Panama Canal

This great story of the Panama Canal was part of American history and geography when I was growing up.  It was a marvel of engineering, as well as a statement to how hard people will work to achieve a tremendous feat. Ultimately completed under the stewardship of the United States, the original attempt was via the leadership of Ferdinand de Lesseps of France in the late 1800’s. Where France failed, Americans would later succeed in creating a canal that connects the Atlantic Ocean to the Pacific Ocean. 

One of the pilot boats leading us into the canal

 

Mules prepare to guide our ship

 

Waiting for water to drain out of the gate in front of us

Gates opening for Island Princess
A mule guiding a ship that’s leaving the canal

 

Politically, the purchase of the canal has an interesting history.  The purchase of the land was originally authorized in 1902 for $40 million dollars.  At that time, Panama was part of Columbia.  When those negotiations fell through, President Roosevelt then encouraged the Panamanians to rebel, which in 1903, Panama declared their independence. The US the purchased the land for the canal from Panama for $10 million.  By the time the canal was completed, the US had invested $375 million.

It took over 10 years for the canal to be completed.  The day to day life of the workers was rough with a minimal amount of things to do during the off time other than drink.  The YMCA was brought in to manage recreation which provided a library, cinema, bowling alleys, softball fields among other activities to improve the moral of the workers. The ‘mules’ are modernized over the years, but the function remains the same – the mules help guide the ship into the locks and stabilize the ship while the water is adjusted.

There were also health risks due to malaria and yellow fever.  During the French efforts, more than 20,000 people succumbed to disease.  When the Americans began their effort, it was critical to address the health issues. William C. Gorgas was an expert in tropical diseases and was one of the first to recognize the transmission of malaria and yellow fever by mosquitoes.  Controlling the mosquito population was a major success in reducing these diseases and improving the health of the workers. Still, over 5,000 people died from accidents and disease.

Completed in 1914, the first ship to go through was a French crane boat, while the official grand celebration was delayed due to World War I.  On 15 Aug 1914, the SS Ancon successfully navigated through the canal. once we were in the third gate and the water level adjusted, the final two gates opened out to Gutan Lake.

 

The canal changed the world’s shipping patterns.  Instead of utilizing the Drake Passage and Cape Horn, the canal cut off 7800 miles for a trip from New York to San Francisco.  The canal was also a vital part of military strategy in World War II. When the US needed to transfer ships during the war, the canal was utilized which got the ships and aircraft carriers to their needed areas quicker.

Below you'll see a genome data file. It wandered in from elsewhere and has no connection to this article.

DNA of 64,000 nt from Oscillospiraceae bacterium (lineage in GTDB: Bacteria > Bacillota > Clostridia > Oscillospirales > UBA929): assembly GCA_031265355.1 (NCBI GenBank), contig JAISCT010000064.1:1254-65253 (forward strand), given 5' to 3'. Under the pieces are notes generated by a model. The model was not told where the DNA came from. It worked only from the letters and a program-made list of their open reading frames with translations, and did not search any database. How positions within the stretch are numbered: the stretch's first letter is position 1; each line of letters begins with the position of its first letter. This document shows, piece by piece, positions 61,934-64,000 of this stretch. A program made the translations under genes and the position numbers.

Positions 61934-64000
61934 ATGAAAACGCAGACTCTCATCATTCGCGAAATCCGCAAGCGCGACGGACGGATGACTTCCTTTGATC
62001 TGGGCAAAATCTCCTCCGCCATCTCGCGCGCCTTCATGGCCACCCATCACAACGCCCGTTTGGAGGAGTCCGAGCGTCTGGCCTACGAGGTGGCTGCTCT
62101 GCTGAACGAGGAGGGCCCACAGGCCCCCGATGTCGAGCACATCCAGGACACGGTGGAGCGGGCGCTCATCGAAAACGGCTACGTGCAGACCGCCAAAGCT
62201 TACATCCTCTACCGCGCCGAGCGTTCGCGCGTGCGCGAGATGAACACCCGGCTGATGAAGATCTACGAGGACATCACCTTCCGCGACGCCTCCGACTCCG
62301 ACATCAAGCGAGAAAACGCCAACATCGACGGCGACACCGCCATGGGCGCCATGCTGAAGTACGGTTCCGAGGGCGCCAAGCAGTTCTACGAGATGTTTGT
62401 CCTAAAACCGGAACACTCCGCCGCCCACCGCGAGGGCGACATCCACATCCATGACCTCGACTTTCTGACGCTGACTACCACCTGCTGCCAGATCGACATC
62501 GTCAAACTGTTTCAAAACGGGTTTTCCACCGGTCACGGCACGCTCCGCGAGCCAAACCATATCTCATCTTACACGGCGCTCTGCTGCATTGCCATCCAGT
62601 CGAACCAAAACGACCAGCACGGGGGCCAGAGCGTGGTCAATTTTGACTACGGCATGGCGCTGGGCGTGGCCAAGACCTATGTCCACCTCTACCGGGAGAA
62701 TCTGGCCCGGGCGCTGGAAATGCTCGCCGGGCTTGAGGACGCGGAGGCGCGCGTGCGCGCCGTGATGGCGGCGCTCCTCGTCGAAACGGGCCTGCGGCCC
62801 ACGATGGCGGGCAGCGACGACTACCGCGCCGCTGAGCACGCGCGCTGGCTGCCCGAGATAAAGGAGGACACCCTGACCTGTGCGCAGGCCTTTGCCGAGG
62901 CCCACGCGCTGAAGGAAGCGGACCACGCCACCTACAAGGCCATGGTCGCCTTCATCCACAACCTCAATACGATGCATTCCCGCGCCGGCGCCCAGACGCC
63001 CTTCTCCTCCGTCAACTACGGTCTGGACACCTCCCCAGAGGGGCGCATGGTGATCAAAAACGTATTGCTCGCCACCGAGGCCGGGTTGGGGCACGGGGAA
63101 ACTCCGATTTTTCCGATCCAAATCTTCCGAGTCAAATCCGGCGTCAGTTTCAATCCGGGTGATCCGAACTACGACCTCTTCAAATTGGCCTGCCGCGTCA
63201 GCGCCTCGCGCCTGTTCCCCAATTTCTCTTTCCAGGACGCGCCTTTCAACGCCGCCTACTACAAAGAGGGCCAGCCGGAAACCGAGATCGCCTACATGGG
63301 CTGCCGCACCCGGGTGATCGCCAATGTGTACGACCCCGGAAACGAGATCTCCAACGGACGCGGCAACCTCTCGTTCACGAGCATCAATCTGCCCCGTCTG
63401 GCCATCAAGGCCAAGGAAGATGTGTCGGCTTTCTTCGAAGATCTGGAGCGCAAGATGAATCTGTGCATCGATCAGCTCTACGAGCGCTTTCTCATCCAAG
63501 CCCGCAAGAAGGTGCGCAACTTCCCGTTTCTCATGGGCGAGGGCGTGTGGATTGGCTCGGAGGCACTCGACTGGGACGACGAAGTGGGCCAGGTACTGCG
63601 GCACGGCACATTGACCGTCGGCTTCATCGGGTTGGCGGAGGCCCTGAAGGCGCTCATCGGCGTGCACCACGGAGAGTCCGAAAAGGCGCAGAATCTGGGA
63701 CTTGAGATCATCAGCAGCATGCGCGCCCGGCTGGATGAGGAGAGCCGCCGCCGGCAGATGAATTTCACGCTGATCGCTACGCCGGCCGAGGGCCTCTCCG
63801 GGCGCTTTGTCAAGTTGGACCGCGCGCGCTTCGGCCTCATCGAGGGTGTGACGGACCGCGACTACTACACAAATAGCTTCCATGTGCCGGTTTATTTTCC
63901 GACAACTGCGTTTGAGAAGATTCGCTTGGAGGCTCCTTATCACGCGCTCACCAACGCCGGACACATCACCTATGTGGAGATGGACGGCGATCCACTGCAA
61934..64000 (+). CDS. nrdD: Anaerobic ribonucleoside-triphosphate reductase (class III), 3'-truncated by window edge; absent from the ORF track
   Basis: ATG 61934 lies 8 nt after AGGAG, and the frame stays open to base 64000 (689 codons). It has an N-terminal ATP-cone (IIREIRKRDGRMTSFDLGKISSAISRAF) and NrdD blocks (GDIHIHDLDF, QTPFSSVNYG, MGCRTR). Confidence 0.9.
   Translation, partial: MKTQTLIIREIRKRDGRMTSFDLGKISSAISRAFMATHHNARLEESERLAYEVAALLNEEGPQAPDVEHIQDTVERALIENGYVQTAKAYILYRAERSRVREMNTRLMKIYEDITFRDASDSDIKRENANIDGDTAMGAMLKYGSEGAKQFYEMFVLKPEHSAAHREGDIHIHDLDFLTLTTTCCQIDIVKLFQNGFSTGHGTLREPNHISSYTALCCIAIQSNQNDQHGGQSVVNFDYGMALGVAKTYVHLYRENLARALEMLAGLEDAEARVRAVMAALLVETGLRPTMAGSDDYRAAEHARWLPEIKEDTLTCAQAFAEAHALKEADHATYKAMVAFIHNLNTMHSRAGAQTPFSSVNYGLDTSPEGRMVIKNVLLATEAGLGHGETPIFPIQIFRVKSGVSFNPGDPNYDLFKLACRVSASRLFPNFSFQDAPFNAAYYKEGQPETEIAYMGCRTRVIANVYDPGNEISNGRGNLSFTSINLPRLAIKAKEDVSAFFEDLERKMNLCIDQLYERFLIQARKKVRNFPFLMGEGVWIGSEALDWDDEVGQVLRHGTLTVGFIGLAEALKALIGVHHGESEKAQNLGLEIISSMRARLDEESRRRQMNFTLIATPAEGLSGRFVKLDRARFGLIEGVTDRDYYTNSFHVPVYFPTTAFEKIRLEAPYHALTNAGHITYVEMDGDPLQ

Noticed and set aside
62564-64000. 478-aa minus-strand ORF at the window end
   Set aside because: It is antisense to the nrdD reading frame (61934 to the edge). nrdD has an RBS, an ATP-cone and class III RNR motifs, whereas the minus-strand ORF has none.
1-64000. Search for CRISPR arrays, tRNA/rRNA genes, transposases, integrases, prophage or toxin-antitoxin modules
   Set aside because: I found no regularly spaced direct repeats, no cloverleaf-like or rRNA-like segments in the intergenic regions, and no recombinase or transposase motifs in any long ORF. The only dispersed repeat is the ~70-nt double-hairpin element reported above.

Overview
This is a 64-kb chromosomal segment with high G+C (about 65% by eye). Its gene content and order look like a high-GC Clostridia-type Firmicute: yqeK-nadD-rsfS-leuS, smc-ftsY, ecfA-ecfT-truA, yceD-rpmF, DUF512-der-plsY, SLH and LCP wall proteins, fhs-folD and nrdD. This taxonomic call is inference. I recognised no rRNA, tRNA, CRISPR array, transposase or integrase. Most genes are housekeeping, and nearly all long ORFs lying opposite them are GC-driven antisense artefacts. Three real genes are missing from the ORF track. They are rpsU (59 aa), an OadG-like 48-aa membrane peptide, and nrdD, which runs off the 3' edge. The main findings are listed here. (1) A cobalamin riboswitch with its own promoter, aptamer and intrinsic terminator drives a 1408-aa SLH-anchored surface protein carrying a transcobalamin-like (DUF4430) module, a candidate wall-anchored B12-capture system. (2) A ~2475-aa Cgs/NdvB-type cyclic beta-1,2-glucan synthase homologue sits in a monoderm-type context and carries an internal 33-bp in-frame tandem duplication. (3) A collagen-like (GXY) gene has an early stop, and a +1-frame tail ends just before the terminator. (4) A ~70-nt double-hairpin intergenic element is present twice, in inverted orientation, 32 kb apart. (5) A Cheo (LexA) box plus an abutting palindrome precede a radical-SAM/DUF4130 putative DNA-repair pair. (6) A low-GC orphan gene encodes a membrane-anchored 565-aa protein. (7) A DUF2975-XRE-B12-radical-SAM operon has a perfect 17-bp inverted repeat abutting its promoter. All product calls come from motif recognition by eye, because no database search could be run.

One of the largest difficulties was cutting through the rock at the continental divide. Known as the Culebra Cut, it took over 6,000 workers and 27 tons of dynamite to break through the rock.  After the completion of the canal, the cut was renamed the Gaillard cut after Major David du Bose Gaillard who oversaw the effort.

The Gutan and Miraflores man-made lakes are vital to the canal. Vessels coming from the Atlantic to the Pacific enter the channel at Limon Bay in Costa Rica to the Gatun Locks.   The Gutan locks are a series of three locks that lift the ships and boats 85 feet to Gutan Lake. The channel through Gutan Lake is about 23 miles long at which point the vessels reach Gamboa for the 8 mile passage through the Gaillard/Culebra Cut through the Continental Divide to the Pedro Miguel Locks.  At this point, the ships are lowered 30 feet to Miraflores Lake.  This man-made lake sits about 50 feet above sea level. The next set of locks are the Miraflores Locks that lower the ships and boats to sea level.  The final stage is to pas through the 7 mil long canal and into the Pacific Ocean.   Total passage time is about 10 hours through the 50 miles of canal. An average of 13,000 to 14,000 ships utilize the canal every year. Ships wait patiently for their turn to go through the locks. Ships can reserve their spot to go through the canal up to a year run advance and it can cot as much as $500,000 or more to pass through.

 

In 1999, Panama took over the control and responsibility of the canal.  New locks were started in 2007 and completed in 2016 which makes it possible for larger ships to navigate the canal.  It remains one of the most important and strategic achievements in modern times. The original locks continue to operate as they are vital to keep the world’s goods moving.

 

The new locks are on the left, while the original logs are on the right side. If a ship can fit in the old locks, then they must go to the right. Our ship, the Island Princess fit by one mere foot. On either side there was only approximately 18″ of space from the ship to the wall.

Our day through the Panama Canal was fascinating as I was able to traverse the canal that I had only read about in history books as a child.

 

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